These days, atmosphere is everything. Indie to hip-hop, EDM to post-metal, everyone is adding layers of texture to give their sound an added depth. Some chords and a beat won't get you all the way, you need the atmosphere to put your signature stamp on your sound. Synthesizers and virtual instruments (VSTs) have granted musicians a cornucopia of sounds to make their sonic fingerprints their own. So many compositions are being given a “haunting” or “ethereal” layer and that's a really great thing. As with most things in the world of music nerd-dom, there's a debate over analog vs. digital methods. Digitally created sounds can deliver a seemingly endless supply of aural options to play with but there is something ineffable that happens when those textures are performed by human hands. Even if those sounds go on to be manipulated digitally via pedals and digital audio workstation (DAW) editing, having them start with an organic source gives them an intrinsically natural feel that goes above and beyond the strictly computerized. The chaos and nuance inherent in a live performance make a track come alive in ways that are not necessarily noticeably observed but felt.

The master of atmosphere, the legendary Daniel Lanois is a big proponent of that organic approach. The albums he produces but even more so his solo works, are built on these densely woven tapestries of samples birthed from real live instruments. He may rely heavily on his Korg SDD-3000 delay which works on the basis of digital copying and he cuts and pastes together his samples using technology but the sounds originate from real sources, often his richly overdriven Les Paul or his seraphic pedal steel. With these colours, he paints transcendent soundscapes that elevate the tracks to entirely new heights.

The Oregon duo Moon and Bike embrace that same philosophy and by consequence, have crafted an album that sails and transcends much like Lanois' genius works. With Boone Johnson recording his nimble acoustic framework from picturesque Bend, Oregon and Michael Swanson laying down his ambient effected electric guitars, bass, and keyboards from Portland, these old friends have managed to weave together an intricately intertwined album that transports the listener to another plane. Johnson's gorgeous passages would be enough to sustain the album on their own but with the integration of Swanson's luxuriously cascading textures, Moon and Bike's One goes beyond a mere acoustic instrumental record (which can become tedious even with the most skilled players) and becomes the score to a deeply immersive experience.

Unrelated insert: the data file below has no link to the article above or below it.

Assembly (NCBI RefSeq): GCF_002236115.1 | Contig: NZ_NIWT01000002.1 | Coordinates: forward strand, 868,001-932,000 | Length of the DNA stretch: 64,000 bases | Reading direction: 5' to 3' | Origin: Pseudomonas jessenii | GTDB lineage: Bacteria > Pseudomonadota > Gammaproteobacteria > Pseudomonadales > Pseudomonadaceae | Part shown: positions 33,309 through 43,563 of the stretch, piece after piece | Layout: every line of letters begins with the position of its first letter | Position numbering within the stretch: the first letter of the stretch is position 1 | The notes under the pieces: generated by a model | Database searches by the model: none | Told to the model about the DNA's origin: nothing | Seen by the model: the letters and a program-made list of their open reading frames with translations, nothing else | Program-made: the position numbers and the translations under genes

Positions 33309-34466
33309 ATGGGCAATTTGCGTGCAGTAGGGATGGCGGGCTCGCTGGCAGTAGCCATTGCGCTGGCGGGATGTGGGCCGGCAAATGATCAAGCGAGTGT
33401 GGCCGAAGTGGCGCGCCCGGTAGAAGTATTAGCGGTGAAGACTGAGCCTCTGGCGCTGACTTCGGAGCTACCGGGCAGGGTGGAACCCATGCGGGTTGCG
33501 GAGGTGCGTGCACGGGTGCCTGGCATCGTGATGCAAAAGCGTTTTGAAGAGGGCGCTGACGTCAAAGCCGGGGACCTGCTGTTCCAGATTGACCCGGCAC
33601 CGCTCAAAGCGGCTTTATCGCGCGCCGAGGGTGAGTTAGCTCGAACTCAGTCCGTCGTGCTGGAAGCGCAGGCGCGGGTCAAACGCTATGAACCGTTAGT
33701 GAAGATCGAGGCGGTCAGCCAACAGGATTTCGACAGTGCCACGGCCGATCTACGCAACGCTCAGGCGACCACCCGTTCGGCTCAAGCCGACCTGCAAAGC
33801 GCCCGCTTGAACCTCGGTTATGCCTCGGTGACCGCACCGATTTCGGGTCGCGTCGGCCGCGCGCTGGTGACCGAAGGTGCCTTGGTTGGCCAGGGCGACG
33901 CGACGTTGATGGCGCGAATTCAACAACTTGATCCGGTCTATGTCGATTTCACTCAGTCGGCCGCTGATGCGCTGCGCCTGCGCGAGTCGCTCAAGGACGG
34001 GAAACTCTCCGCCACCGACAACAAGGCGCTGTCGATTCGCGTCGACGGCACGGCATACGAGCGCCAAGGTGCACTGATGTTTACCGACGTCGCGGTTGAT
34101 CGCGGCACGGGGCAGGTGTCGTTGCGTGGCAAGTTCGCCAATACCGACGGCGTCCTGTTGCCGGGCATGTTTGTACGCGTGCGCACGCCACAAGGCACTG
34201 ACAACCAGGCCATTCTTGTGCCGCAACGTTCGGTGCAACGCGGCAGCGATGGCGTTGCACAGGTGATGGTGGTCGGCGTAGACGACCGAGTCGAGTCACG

The influence of natural landscapes can be felt throughout the record. The opener 'River' has a calm hypnotic movement recalling a sunny day at a mountain stream. Swanson's accompaniment of Boone's acoustic is tasteful, giving it a reverberant aura on which to float. The track 'Moon and Bike' dates back 25 years and became the inspiration for the project. Rising and falling lines are matched by playful countermelodies creating a sense of innocent joy. 'Two of Us' has Swanson beginning to add some overdrive to the guitars to give them a nice bit of breakup. Low register chords swell with waves of fuzz while higher lines soar over Johnson's clean, chiming acoustic strums. Absolutely beautiful tones.

'Roads' winds through roaming country hills and into darker passes. The gently rolling intro evolves into more sinister chords with stabs of delayed electric shrills, eventually coming back to find the way home. 'Native' demonstrates the deep interplay between these two musicians with brilliantly intertwined lines to a funkier tune that sits deeply in the pocket without the support of a rhythm section. 'Star' takes us out into a clear country night. Swanson's electric lines linger like streaking comets as Johnson keeps up a mesmerizing set of arpeggios. Their final statement 'Voyager' sums up the duo's sense of cosmic wonder in a shimmering finale. The echoes of dreamy guitar textures undulate out into the universe while Johnson's organic guitar keeps our toes in the dirt.

One is a near-perfect example of the atmosphere that can be created by two deeply in-sync musicians with a cinematic sense of composition. The album is fundamentally transportive and meditative. Johnson and Swanson are both gifted players but they never clamour to overplay, to cram in more notes than are necessary to convey their vision. Each part serves to allow the listener to free their mind and transcend. The record is also elegantly mixed in a way that can only be achieved with having a few instruments. The full frequency range is able to be harvested so you can enjoy everything from the deep, throaty overdrive of Swanson's lower passages to the sparkling highs of Johnson's fingerpicked licks. For those who are standing on the shoulders of masters like Daniel Lanois, this is a solid entry into the pantheon of atmospherics.

4.5 Stars